Several versions of this story have emerged, but the core elements remain fixed: hotel, fish, groupie. This is the penultimate tale of rock and roll decadence, and it is an example of the more sordid elements of the rock bio- the dirt.
Part of the allure of these themes is the question of how the artist survives their own abberant behavior. Whether our motivations are prurient or not, the war stories are the most entertaining (and sometimes the most unsettling) elements of the great rock biography.
There is no shortage of rock bios that give good sex, drugs, and rock and roll. Pamela Desbarres, the worlds most famous groupie, has sold millions of books by writing stories about having sex and doing drugs with legendary rock stars. Believing the premise to be too self-serving, I did not expect to dig anything about this book, but I was surprised to find that I really enjoyed it. Desbarres tells a good story because she includes not just the lurid escapades but equal measures of empathy and compassion for her subjects. Still, if you want in-depth information on these musicians, you’ll want to consult something more authoritative.
Then there is Motley Crue: The Dirt- Confessions of the World’s Most Notorious Rock Band, by Neil Strauss (who, bizarrely, is perhaps more famous for his tomes on how to seduce women, than for his rock writing). As an authorized biography, it has a lot of self-aggrandizing observations from the band, but it remains one of the best examples of how decadent behavior can go from informing the songwriting to becoming the entire creative method. Tommy Lee is a sideshow unto himself (and an amazing drummer, to boot); Vince Neil killed a man in a drunk driving accident, lost a daughter to cancer, and picked up nifty little alcohol and drug addictions. Nikki Sixx became a hopeless junkie who OD’ed, flatlined, was resurrected, and OD’ed the very next day. Mick Mars shot a woman and endured chronic pain and a debilitating condition that nearly killed him. If you blood, you got it.
An often overlooked, but fascinating rock bio is A.E. Hotchner’s Blown Away: The Rolling Stones and the Death of the Sixties, in which he shows how the early successes of the Rolling Stones spiraled into addiction, jealousy, fear, and in-fighting that led to the deaths of both founding member Brian Jones and the Sixties as a culture of peace and love. In this book, Hotchner describes the events leading up to and including the grisly Altamont show, where a fan was caught being stabbed to death on film ( you can see it in the film “Gimme Shelter”). The book deserves special note for being among the first to suggest that Jones’ death in his own swimming pool was neither accidental nor suicide but that he was murdered by the construction workers at his estate. This assertion which went largely ignored until an alleged deathbed confession from one of the construction workers. The case was re-opened in 2009, forty years after his death.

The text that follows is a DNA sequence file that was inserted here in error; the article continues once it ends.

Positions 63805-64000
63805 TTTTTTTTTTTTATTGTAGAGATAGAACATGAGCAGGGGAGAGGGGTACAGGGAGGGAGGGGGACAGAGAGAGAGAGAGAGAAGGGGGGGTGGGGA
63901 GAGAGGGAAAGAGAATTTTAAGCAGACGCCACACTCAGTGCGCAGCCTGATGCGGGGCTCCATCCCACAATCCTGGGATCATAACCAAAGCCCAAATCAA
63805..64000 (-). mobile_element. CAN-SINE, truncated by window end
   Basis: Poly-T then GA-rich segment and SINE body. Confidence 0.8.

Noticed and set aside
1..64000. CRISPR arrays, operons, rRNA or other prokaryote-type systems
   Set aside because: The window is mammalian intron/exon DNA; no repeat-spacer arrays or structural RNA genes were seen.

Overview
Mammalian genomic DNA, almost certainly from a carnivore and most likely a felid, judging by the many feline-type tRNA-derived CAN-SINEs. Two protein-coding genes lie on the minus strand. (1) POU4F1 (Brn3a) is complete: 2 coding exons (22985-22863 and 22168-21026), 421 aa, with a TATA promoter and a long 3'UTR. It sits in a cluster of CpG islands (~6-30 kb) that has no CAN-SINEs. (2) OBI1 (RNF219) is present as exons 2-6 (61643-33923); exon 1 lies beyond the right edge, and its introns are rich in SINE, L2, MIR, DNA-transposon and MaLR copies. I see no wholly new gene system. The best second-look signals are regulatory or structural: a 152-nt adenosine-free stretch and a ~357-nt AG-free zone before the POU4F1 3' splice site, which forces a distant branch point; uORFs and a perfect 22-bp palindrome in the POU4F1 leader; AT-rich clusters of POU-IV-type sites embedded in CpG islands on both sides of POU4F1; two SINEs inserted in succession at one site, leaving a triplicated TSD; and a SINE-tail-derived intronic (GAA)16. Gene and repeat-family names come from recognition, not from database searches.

Last But Not Least
There are a few other things that really polish a rock bio for me. They are not indispensable but they give a nice air of completeness to the book:
Pictures- simply put, I like matching pictures of the artist with the various junctures of his or her career, as described in the book. Self-effacing candid shots, pictures of them when they’re not “on” and shots of friends, family, and associates name-checked in the book add an invaluable dimension to the written material.
An index- I like an Index for quick reference. Sometimes I want to go back to or skip ahead to a particular subject in the book. For example, in the AC/DC book mentioned above, if I want to go back to a story about a Bon Scott overdose, the index helps me find it (pp. 99-100, 151). In his Axl Rose biography, Mick Wall goes the extra step of presenting all of his sources, organized by media (books, magazines, internet, video), for easy reference.
The epilogue- I like it when the author ties everything together at the end and sheds some light on how it all stands. Presenting the artist’s story in a final objective light gives the author the opportunity to almost write a mini-essay on what he or she thinks that artist ultimately means to the world.
Rock biographies are not for music geeks alone. Anyone who appreciates a well-told story can dig a good rock bio. An engaging story with tension, conflict, redemption, and interesting characters can and will always find a good audience. But yeah, the sex and drugs are pretty fun, too.
*Incidentally, here’s how my music freakdom unfolded from this period. This is the order of my musical obsessions: The Doors to The Who to The Jam to The Sex Pistols to all things punk rock to AC/DC to the New Wave of British Heavy Metal to Pearl Jam/Nirvana/Alice in Chains to The Rugburns/Steve Poltz to The Replacements to all things alt-country to The Stone Roses back to AC/DC to Metallica to all things Black/Death Metal, and lately back to classic Seventies rock
**I would like to apologize to the memory of Phil Lynott, Ireland’s greatest ever rock star, for placing him in the same section of my article as Justin Bieber